Survivors of the bus attack arrive back at their church on Saturday 3 November. (Photo: Open Doors International)
Survivors of the bus attack arrive back at their church on Saturday 3 November. (Photo: Open Doors International)

Egypt’s Copts are still reeling from a second bus attack in two years on the desert road to a monastery in Minya and asking why there was no protection for them.

It should have been a joyful day. On Friday 2 November a Coptic family had celebrated the baptisms of two little boys, four-month-old Emile and 5-month-old Noufir, which had taken place in the morning at St Samuel’s monastery. In a cheerful mood, listening to Christian songs in the bus, they started their journey back home. Then, suddenly, guns were fired from a four-wheel drive that had come alongside the bus, carrying four masked men who looked like soldiers.

The 28 family members on board all ducked for cover, including Sameh Nabil, who was driving the bus, and Ibrahim Youssef, who was sitting next to him.

“I felt responsible for my passengers, I just had to keep them safe,” Nabil told a contact of the Christian charity Open Doors International two weeks after the incident. “So I drove as fast as I could, but it didn’t stop the terrorists. They managed to break one of the windows with their shooting. Then I sat down on the floor of the bus, but I pressed the accelerator with all the strength I had, trying to escape.”

Panic broke out in the bus. “When the shooting started, all the passengers started screaming,” Youssef said. “I got off my seat and sat down on the floor of the bus to avoid the bullets, and others were doing the same. They were terrible moments. We just screamed and asked God to protect us.”

Then the attackers noticed a minibus from Minya approaching, about 300 metres behind Nabil’s bus, which diverted their attention, allowing Nabil to escape and drive the bus to safety. No-one was killed on Nabil’s bus, although some of the family members sustained serious injuries.

But on the other bus, seven members of one family, including two children, were killed.

Nabil and Youssef said they grieved with the bereaved family and that their escape was a miracle. “God protected us and rescued us from death. I was driving at an excessive speed, while sitting on the floor of the bus, and still the bus stayed steadily on the road,” Nabil said.

Survivors of the bus attack arrive back in their village El-Kawamel in Sohag region on Saturday 3 November. (Photo: Open Doors International)
Survivors of the bus attack arrive back in their village, El-Kawamel, in the Sohag governorate, on Saturday 3 November. (Photo: Open Doors International)

When they arrived at the checkpoint at the beginning of the desert road, “there were two buses waiting to go to the monastery from there, but I warned them to go back”, Nabil said.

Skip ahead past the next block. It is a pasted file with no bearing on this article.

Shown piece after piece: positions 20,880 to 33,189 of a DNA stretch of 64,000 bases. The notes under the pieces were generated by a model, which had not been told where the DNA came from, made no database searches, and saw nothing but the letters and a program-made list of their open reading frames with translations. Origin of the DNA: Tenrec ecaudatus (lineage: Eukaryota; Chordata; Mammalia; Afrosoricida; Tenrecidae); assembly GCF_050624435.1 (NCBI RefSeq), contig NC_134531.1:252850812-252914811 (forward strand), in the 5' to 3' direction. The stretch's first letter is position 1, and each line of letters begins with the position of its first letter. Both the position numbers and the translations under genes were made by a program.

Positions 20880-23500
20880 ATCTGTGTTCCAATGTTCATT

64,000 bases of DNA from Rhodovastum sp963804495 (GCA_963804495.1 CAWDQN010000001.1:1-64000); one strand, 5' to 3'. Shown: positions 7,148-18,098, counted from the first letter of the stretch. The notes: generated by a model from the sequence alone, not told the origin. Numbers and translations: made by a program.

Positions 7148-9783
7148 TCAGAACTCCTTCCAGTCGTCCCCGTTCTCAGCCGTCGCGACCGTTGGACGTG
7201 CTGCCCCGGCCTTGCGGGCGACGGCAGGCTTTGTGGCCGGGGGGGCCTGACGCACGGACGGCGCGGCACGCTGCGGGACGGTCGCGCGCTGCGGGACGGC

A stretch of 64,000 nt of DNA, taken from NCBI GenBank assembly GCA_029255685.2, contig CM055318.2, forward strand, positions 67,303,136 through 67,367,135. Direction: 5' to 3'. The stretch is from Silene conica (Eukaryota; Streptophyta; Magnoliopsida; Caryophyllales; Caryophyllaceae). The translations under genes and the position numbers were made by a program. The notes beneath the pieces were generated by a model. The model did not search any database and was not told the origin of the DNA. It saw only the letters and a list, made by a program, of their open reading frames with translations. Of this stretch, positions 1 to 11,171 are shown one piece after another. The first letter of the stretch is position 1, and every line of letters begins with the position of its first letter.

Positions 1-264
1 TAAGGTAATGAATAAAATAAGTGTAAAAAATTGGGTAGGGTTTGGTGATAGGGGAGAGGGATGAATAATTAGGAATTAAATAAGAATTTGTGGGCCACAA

This time police were manning the checkpoint, unlike in the early morning hours when they had passed the checkpoint, he added.

‘The same terrorists, the same place’

Right after the incident, local Christians gathered at the scene of the attack to protest and express their outrage over another bus attack in almost exactly the same place as the one in May 2017 in which 28 Copts lost their lives.

“I know all of the dead victims [of this latest attack]. They were good members of our church, honest people who had a strong relationship with God,” said Father Sirapion Effat from the Coptic church in Minya city.

“We are surprised that this could happen again. Saint Samuel’s monastery is an ancient place that receives both local Christians and tourists. Why wasn’t it secured better?” he asked.

“The state should explain how this attack could happen twice in the same manner, and in the same place,” added Father Samuel Fayes of the Coptic church in El-Kawamel, where the first bus came from. He queried why there had been no police at the checkpoint of the road leading to the monastery when the bus passed it early in the morning.

Egypt’s government vowed to improve the security around the monastery after the first attack, but that didn’t happen, said Amir Fakhry, a local human rights activist. “They promised they would build a hard surface on the 25km-long road leading to the monastery [to help drivers get away], and to add street lights … and strengthen the mobile network in this area to help prevent another attack. [All] that didn’t happen. So the incident was repeated, with the same terrorists and in the same place,” Fakhry said.

Two days after the incident Egyptian authorities reported that they had killed 19 Islamists suspected of involvement in the second bus attack.

Islamic State released a propaganda video in February last year, vowing to wipe out Egypt’s Coptic Christians and “liberate Cairo.”  Meanwhile, a local IS affiliate known as Sinai Province has attempted to impose its hard-line interpretation of Islam on Egypt’s North Sinai population around El-Arish.